Queen Elizabeth II was crowned on June 2 1953, aged just 27. This year we are celebrating the 65th anniversary of her coronation at Westminster Abbey. Coronations throughout British history have been synonymous with ceremony and symbolism. There is perhaps no greater iconography associated with the coronation of a King or Queen of the British Isles and Commonwealth, than the Crown Jewels.
Two crowns are worn during the coronation ceremony. The first of these is St Edward’s Crown, which has only been worn by Queen Elizabeth II on one official engagement- the coronation itself. This crown, along with all the items worn and held by monarchs of England since Saxon times, was destroyed by Oliver Cromwell after the English Civil War. The metal within the Crown Jewels was melted down and turned into coin, and the jewels themselves were sold. After the Reformation however, St Edward’s Crown (which had first been worn by Edward the Confessor prior to the Battle of Hastings) was painstakingly remade in time for the coronation of King Charles II in 1661. Many of the jewels were also tracked down and retrieved by the Crown to be reincorporated into the coronation collection.
Only one item survived Oliver Cromwell’s destruction of the monarchy. This was a golden Ampulla and spoon. The Ampulla contains the oil which is used to anoint the monarch’s head, palms and breast during the coronation itself.
The second crown worn during the coronation is the diamond-encrusted Imperial State Crown (pictured above). This crown is the one the monarch also wears on formal occasions such as the opening of parliament, making makes it the most well known item in the Crown Jewels collection. The Imperial Crown of State incorporates many of the surviving historic jewels recovered after the Restoration, including Edward the Confessor’s sapphire, which is set in a Maltese cross at the top of the crown. This sapphire was once part of a ring owned by Edward the Confessor that was originally buried with him in 1066. In 1101 it was removed from his body so it could be set into Henry I’s crown.
The sapphire isn’t the only stone within the Imperial Crown which has a dramatic history. The ruby set into the centre of the crown once belonged to a King of Granada. He was murdered by Pedro the Cruel, King of Castille, who then gave the ruby to the Black Prince (soon to become King Edward III), in 1367. Inherited by King Richard II, the ruby was in his possession when he surrendered to his cousin, the future Henry IV, at Flint, Wales in 1399. Later it was worn by Henry V around his helmet at the Battle of Agincourt, and again by King Richard III at the Battle of Bosworth field in 1485. When Richard was killed while fighting, the it passed on again to the next king, Henry Tudor.
The crown’s history does not stop there. Worked into its frame are the pearls worn as earrings by Elizabeth I. In addition, the wide jewel-encrusted band that forms the base of the crown contains the Second Star of Africa, a stone cut from the Cullinan Diamond, which remains the largest diamond ever mined.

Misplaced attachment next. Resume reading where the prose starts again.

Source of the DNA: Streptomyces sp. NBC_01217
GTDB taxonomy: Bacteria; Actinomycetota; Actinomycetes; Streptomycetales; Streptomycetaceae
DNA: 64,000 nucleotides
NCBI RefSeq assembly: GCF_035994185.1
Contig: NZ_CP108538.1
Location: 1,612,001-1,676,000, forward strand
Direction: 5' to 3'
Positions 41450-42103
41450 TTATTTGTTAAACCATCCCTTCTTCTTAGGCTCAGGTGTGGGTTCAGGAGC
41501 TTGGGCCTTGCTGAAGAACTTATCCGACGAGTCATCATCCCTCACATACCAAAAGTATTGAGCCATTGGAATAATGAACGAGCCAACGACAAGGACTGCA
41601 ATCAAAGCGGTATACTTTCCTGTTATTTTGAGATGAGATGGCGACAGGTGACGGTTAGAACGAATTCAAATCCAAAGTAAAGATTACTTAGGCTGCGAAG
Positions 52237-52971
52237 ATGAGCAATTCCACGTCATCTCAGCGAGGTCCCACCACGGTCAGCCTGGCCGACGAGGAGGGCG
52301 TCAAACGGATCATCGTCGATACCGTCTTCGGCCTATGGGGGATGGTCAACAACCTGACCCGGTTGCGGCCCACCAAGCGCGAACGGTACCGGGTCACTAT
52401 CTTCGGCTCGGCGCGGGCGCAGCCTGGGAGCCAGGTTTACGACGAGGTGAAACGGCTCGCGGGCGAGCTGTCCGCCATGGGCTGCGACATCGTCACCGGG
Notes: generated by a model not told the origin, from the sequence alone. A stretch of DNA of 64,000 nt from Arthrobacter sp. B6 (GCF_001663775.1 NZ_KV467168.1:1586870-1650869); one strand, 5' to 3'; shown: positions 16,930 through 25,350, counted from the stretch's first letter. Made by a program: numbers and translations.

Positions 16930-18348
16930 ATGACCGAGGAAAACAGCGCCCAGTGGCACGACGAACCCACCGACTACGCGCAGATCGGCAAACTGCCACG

In all, the Imperial crown contains, 2,783 diamonds, 17 sapphires, 277 pearls, 11, emeralds and 5 rubies. Alongside the crowns, the Royal Sceptre and the Orb are well known features in the Crown Jewel collection. The sceptre is made of gold and is three feet long, while the Orb is made of gold, and topped with a diamond encrusted cross – a symbol of a Christian monarchy. As well as all this, the collection contains five Swords of State, some Armills (gold bracelets which symbolise sincerity and wisdom), maces, the Queens orb, sixteen silver state trumpets and a variety of banqueting plate.
When talking to The Telegraph newspaper in January 2018, Royal historian Alastair Bruce, said: “Post boxes, Police helmets, Income Tax Returns and almost every visual expression of the United Kingdom displays a Crown and Orb. The meaning of each of the key objects has evolved from emblems of authority that date way back before the Saxons arrived. Yet there is an enduring relevance to modern leadership wrapped into each symbol that express values of humility, duty and service, while representing total power. Discovering their meaning helps to define what the Sovereign is to the Crown and how that Crown is the property of us all, in the constitutional function of Monarchy.”
However remarkable and symbolic these items are – all are available to see within the Tower of London – each item is very heavy. It is hard not to feel some sympathy for the king or queen as they face a long ceremony holding and wearing all the hallmarks of the position of authority they are about to embrace. When speaking to the Reuters news agency about her coronation in 1953, the Queen said, “You can’t look down to read the speech; you have to take the speech up. Because if you did, your neck would break and it [the crown] would fall off.”
Dr Kathryn Bates is a graduate of archaeology and history. She has excavated across the world as an archaeologist, and tutored medieval history at Leicester University. She joined the administrative team at Oxford Open Learning twelve years ago. Alongside her distance learning work, Dr Bates is a bestselling novelist, and an itinerant creative writing tutor for primary school children.